About 300 refugees arrived in Rødby in southern Zealand yesterday. Only 64 of those requested asylum in Denmark and were transferred by bus to the Sandholm asylum centre. Another 166 people were accommodated at two hotels in Rødby and have said they plan to travel on to places like Sweden or Finland.
Local authorities said they had never experienced such an influx of refugees in one day. While there is not yet an overview of where the refugees came from, the majority seem to have made their way from Syria, with a handful from Iraq and Africa.
One group who tried to continue on their own along the railway tracks was stopped by police and taken to a hotel.
Some in the wind
John Andersen from South Zealand and Lolland-Falster Police said that some refugees may have slipped away.
“We cannot deny that some have slipped into the country,” Andersen told DR Nyheder. “But if so, it is because they do not want to be registered here and are moving on to other countries.”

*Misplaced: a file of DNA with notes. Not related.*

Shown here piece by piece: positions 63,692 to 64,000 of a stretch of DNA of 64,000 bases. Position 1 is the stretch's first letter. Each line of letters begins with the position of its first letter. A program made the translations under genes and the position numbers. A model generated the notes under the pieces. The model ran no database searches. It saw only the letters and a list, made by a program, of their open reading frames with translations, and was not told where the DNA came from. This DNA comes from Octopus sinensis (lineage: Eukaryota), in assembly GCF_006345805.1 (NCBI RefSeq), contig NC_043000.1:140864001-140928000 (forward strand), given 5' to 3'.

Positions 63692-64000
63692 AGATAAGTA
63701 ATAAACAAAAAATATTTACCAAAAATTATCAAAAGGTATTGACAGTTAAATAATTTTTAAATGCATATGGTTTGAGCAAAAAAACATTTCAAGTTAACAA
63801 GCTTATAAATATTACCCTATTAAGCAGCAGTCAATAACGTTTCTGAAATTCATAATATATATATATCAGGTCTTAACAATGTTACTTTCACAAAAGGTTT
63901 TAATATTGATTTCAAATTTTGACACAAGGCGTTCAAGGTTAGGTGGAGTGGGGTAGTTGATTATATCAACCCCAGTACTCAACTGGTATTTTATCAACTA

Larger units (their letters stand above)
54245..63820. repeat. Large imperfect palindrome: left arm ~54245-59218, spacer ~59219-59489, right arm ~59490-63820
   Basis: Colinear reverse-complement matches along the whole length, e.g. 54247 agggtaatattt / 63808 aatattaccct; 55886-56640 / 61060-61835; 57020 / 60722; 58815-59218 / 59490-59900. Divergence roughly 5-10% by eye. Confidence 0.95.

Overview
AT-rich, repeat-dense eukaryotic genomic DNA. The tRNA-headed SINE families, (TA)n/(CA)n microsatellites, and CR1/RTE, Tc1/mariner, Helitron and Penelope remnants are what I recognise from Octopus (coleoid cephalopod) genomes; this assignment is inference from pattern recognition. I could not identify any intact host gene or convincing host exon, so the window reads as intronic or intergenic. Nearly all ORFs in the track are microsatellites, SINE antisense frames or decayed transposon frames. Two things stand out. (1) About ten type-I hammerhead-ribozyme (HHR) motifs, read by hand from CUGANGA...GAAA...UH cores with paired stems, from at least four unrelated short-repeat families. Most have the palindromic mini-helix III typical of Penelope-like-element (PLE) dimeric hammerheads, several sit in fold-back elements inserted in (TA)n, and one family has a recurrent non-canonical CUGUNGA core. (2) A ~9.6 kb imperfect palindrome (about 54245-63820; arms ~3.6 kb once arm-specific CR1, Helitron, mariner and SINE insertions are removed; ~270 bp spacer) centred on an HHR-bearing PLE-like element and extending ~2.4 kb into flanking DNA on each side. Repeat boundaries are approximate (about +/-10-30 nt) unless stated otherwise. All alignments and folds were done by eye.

DSB has instructed engineers to drive carefully along the tracks because refugees will most likely be following them while on their journey.
Plenty of room
Red Cross officials said there is room to receive hundreds of refugees seeking asylum.
“We purchased extra duvets and mattresses,” said Anne La Cour, the head of the asylum section of the Danish Red Cross, which is responsible for the operation of the Sandholm centre near Birkerød.
“There are a number of centres around the country that can be opened rapidly, so there are some places. It will be fine.”
Refugees also turned up in Funen and Jutland yesterday. Funen police reported that 15 out of the 21 refugees who arrived at Odense station have applied for asylum in Denmark.
Police are looking into what happened to the remaining six.
Refugees are expected to continue turning up in Denmark, but Swedish police said they think most will view it as a halfway station, much like Hungary, and will then move on to seek asylum in Sweden and Norway.
While the number of asylum-seekers in Denmark is actually steady or less than in recent years, both Sweden and Norway are currently seeing numbers not seen since the Yugoslav Wars in the 1990s.
“I do not think there are many who want to stop in Denmark,” Swedish border police commissioner Leif Fransson told Jyllands-Posten. “Denmark is a transit country like Hungary.”